Walking past the Caledonian Hotel, 27 Charlotte Street, an officer may see local lady Angel Lucretia Donovan popping in for a drink. A pleasant ‘Good morning’ was exchanged. But would Angel be so pleasant after gin and whisky? A policeman had to know his locals to be able to police them.
The Town Hall police station, which fronted St Mary Street, from which those police officers ventured, was not one to be proud of. It had a yard in Westgate Street and over the road the small Fire Station but inside it was cramped. In its early years the river Taff flowed past the door of the Fire House, before it was re-routed. Many police officers of the time had dual roles, they were trained as fire officers. A dedicated Fire Department, run under separate officialdom, was yet to come.
There were two distinct centres in St Mary Street. The Town Hall where in the middle years of Superintendent Jeremiah Box Stockdale’s reign, Sergeant Tom Aubrey was the supervisor / station officer. The other was the Town Prison and Police Station with Stockdale himself in charge there.
In the Town Prison and Police Station all officers were in one small room, Superintendent, Inspector, Sergeants and Constables. All the paraphernalia of an office, desks and chairs etc, were packed into the room. The room carried the smell of the oil lamps the men carried and those that lit the room. There was no cell but there were outside yards where arrested people were paraded. This would change in later years. The females had to walk through the male yards which made the situation difficult. There were rooms that separately held men and women but only with space for one seat. In fact, they could quite easily talk to one another. Others simply lay packed together on the cold floor.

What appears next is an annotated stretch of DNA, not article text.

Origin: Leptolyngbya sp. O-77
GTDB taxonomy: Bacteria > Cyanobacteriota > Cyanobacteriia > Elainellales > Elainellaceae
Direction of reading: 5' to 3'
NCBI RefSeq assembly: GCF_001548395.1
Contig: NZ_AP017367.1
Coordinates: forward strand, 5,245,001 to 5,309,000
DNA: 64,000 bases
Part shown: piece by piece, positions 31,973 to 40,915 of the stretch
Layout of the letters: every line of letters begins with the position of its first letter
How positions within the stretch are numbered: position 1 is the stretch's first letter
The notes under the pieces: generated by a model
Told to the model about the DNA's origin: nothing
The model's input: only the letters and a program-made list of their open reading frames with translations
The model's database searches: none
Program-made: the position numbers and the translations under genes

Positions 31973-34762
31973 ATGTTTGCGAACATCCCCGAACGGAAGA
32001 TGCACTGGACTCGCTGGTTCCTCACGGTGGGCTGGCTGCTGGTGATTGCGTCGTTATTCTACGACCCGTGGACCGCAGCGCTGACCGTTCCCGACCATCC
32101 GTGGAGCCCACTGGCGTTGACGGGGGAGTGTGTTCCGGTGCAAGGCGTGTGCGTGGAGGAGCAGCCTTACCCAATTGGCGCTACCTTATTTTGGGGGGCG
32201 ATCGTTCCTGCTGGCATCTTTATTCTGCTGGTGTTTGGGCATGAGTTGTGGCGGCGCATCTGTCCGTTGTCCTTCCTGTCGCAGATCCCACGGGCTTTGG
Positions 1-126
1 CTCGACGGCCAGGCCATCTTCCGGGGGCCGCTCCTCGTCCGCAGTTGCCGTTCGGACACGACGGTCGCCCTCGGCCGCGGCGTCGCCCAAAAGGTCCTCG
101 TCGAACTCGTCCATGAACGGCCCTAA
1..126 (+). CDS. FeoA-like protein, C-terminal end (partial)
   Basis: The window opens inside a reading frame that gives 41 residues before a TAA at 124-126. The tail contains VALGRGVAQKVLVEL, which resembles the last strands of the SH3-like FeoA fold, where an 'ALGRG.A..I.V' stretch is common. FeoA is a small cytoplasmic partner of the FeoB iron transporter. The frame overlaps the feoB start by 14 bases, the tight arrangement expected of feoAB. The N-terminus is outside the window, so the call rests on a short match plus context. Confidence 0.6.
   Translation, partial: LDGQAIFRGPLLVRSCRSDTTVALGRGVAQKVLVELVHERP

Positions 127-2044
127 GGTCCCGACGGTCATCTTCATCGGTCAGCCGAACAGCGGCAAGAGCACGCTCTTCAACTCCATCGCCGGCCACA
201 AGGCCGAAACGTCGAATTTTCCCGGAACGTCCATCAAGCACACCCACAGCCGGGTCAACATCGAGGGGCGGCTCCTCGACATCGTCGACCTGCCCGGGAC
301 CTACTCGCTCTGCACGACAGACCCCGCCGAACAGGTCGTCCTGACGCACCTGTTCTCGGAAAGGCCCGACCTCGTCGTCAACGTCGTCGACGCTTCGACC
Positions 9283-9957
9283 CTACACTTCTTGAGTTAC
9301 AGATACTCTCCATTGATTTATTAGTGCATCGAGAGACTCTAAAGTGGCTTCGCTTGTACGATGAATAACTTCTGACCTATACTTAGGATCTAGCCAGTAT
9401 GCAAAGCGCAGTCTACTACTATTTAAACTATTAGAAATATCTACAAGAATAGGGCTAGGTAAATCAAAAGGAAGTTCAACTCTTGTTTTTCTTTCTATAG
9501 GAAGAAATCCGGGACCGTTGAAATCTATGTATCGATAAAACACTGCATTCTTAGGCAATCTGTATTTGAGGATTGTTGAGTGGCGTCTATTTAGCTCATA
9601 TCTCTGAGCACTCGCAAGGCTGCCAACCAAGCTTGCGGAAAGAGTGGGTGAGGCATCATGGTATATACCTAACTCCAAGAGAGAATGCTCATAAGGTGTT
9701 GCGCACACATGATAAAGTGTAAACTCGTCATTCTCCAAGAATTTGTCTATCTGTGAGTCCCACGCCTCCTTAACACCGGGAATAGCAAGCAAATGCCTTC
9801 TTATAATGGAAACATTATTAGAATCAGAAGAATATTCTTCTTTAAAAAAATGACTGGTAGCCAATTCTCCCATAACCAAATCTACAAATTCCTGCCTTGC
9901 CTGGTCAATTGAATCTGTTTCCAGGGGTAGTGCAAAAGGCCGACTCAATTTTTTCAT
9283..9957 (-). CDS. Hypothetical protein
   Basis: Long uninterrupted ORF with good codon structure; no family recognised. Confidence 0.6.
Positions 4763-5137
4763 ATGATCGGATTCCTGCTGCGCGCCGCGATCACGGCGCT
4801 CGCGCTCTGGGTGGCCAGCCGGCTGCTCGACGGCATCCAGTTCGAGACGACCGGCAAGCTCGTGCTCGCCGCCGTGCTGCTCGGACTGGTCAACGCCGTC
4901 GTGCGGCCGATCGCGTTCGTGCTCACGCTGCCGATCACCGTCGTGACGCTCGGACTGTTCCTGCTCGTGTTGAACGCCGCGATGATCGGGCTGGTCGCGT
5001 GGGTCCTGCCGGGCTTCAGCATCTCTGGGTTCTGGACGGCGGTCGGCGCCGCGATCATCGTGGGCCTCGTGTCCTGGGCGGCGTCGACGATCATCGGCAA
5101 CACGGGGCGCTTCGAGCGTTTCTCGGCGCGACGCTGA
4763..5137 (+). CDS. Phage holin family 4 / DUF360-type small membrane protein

This was Cardiff’s main police station in the mid-nineteenth century. Not a place a cold and wet officer would want to return to for refreshment in the middle of the night.
Constable Price paraded in the main yard at the rear of the building, with eight others. He stood there as part of a dead-straight line, immaculate in his Cardiff Borough uniform, holding his whistle and truncheon aloft for the Sergeant to check. He was given permission by the Sergeant to spend the first half hour of his duty completing his statement from yesterday.
He was the first officer to arrive at the Glamorgan Canal by the Hayes Bridge where a bargee had sighted the body of a newborn baby in the water. Price had hooked it out and put it in a sack to be carried to the Dead House. Not another one, he must have thought. It was a regular occurrence, sometimes monthly, to find a newborn in the back lanes, the canal, the feeders, or the River Taff itself.
He had to walk down to the dead house, where he knew there would be a place for it, and then most probably would have to observe the post-mortem. He would have appeared later that day at the quickly convened Coroner’s Court, usually at the Town Hall if in central Cardiff, where the jury would probably rule that the child was abandoned at birth then thrown into the canal. As was usual, the mother could not afford to keep it, or was forced into the sad crime by some other cause.
Yesteryear’s copper had a different world on his hands, dealing with many contradictory incidents we do not see today. Constable Price was given his beat by the Sergeant, a block of just a few streets, but those few streets were trouble whatever time of the day or night. His block was between Bridge Street and Bute Terrace. It commenced from Little Bridge Street to Stanley Street and everything south to Bute Terrace. A tightly packed and volatile area where trouble could occur without warning, usually caused by alcohol or overcrowding.
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This tale of Victorian policing comes from Horrors of the Dead House. As a former police officer, John F. Wake brings his investigative expertise to the macabre true crime stories that haunt Cardiff’s streets.